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Quantum Mechanical Model of the Atom Chemistry Tutorial

Key Concepts

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de Broglie

The Bohr model for the atom, proposed by Niels Bohr in 1913, had negatively charged particles called electrons orbiting around the positively charged nucleus in fixed circular orbits as shown on the right, much like the planets orbit the sun.1
Orbits close to the nucleus were of less energy than orbits further away from the nucleus.
This model was designed to explain the hydrogen emission spectrum, which it did quite well, but it was an uncomfortable mix of classical physics and the quantisation of energy.
It did not answer the question of why electrons should move in circular orbits at fixed distances from the nucleus.

In 1905, Albert Einstein showed that light could be considered as both a wave and a particle. This is referred to as the wave-particle dualism of radiation.
In 1924, French physicist Louis de Broglie suggested that particles might also have a wave-particle dualism and sometimes act as waves.
He said that the wavelength (λ) of a particle should be inversely proportional to both the :

Increasing the mass of a particle reduces its wavelength.
Increasing the speed of a particle reduces its wavelength (and thereby increases its frequency)
In the Bohr model of the atom, an electron close to the nucleus has less energy (lower speed) than an electron further from the nucleus (faster moving electron).
If electrons can be considered as a wave, then an electron close to the nucleus would have a longer wavelength than an electron further from the nucleus.

Louis de Broglie realised that if an electron is confined to an orbit around the nucleus, standing waves would be set up, that is, the orbit of an electron would correspond to a fixed whole number of wavelengths for the electron. Fractions of wavelengths are not allowed. You can have 1 wavelength or 2 wavelengths, but you can't have ½ a wavelength nor can you have 1.75 wavelengths.2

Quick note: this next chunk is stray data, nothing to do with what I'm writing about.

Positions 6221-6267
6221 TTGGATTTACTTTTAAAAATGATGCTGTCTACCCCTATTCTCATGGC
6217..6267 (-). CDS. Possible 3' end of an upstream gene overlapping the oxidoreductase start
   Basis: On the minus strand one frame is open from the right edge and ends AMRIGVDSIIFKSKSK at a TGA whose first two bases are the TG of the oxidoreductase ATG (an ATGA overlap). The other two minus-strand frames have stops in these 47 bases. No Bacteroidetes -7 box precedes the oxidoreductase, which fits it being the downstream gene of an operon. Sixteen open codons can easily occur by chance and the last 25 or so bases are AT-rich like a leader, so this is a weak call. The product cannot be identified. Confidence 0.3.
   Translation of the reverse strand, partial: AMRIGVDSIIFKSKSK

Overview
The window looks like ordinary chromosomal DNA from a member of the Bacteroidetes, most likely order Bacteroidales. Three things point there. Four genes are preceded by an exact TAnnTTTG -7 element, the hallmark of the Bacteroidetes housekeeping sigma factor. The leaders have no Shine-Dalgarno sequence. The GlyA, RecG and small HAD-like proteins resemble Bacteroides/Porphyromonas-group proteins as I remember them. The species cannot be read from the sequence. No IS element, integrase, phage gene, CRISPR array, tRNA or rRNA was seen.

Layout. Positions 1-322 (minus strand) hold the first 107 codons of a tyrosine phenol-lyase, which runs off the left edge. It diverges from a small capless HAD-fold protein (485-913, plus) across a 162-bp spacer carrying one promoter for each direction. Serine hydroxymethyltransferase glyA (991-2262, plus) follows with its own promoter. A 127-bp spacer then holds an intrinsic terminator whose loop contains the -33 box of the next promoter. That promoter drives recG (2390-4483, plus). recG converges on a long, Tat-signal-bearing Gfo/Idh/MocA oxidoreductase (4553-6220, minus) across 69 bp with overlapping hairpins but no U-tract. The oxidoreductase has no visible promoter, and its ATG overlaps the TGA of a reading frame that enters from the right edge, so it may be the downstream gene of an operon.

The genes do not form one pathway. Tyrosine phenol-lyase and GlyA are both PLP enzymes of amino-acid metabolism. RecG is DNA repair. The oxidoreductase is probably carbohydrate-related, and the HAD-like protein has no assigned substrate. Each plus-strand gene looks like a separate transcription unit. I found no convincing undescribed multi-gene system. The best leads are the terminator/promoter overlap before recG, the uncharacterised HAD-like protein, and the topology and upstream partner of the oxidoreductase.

Close to the nucleus, n=1 of the Bohr model, the energy of the electron provides for an orbit corresponding to 1 wavelength. The next orbit, n=2, corresponds to an orbit two wavelengths long. Then the n=3 orbit can fit three wavelengths, etc

n = 1 n = 2 n = 3
Numer of
allowed wavelengths
1 allowed wavelength 2 allowed wavelengths 3 allowed wavelengths
dotted line = Bohr orbit
solid line = wave

de Broglie replaced Bohr's stable "orbits" with "standing wave modes".

Evidence of the wave behaviour of electrons was found in 1927 by American physicists Davisson and Germer who observed electron diffraction, diffraction being a property of waves.3

Louis de Broglie's standing wave model of the atom can be used to successfully describe the hydrogen emission spectrum. Each standing wave is an allowed quantum state.
The ground state, the state before an electron absorbs energy, corresponds to quantum number n=1
An electron can absorb a quanta of energy, leaping to a higher, excited quantum state, n=2, n=3, etc depending on how much energy was absorbed.
Eventually, an electron in an excited state will emit a quanta of energy and leap down to a lower quantum state.

But de Broglie's standing wave model of the atom still cannot explain the different relative intensities of the lines in the hydrogen emission spectrum.

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de Broglie's standing wave model of the atom explained why the energy of electrons was quantised, but it raised a new question.

A wave involves some sort of vibration, for example, in a photon of light there are vibrating electric and magnetic fields. But an electron wave is not a form of electromagnetic radiation, it does not travel at the speed of light and it does have a non-zero rest mass.
So what is vibrating in the electron wave? The best answer is probably "probability"!

In the middle of the 1920s, quantum mechanics or wave mechanics, an abstract mathematical model combining the wave and particle theories, was developed independently by German physicist Werner Heisenberg4 and Austrian physicist Erwin Schrödinger. English physicist Paul A. M. Dirac showed that these two forms of the model were equivalent.5

The theory developed by Schrödinger gained greater acceptance by physicists because some of its ideas could be represented pictorially. Schrödinger's theory produced a differential equation incorporating a wave equation and Planck's constant to permit quantisation of energy.
The solution of the equation involves finding the wave function, Ψ. The wave function is complex and does not describe a real, physical wave.
The square of the absolute value of the wave function, |Ψ|2, however, is real and it describes the probability, or chance, of finding a particle in a given position at a given time.
Since |Ψ|2 is the probability of finding an electron within a volume of space, it is a probability per unit volume, and is therefore called a "probability density".6

Solving the Schrödinger equation for the hydrogen atom we find that there is a significant probability of finding the electron at any position within a spherically shaped volume surrounding the nucleus.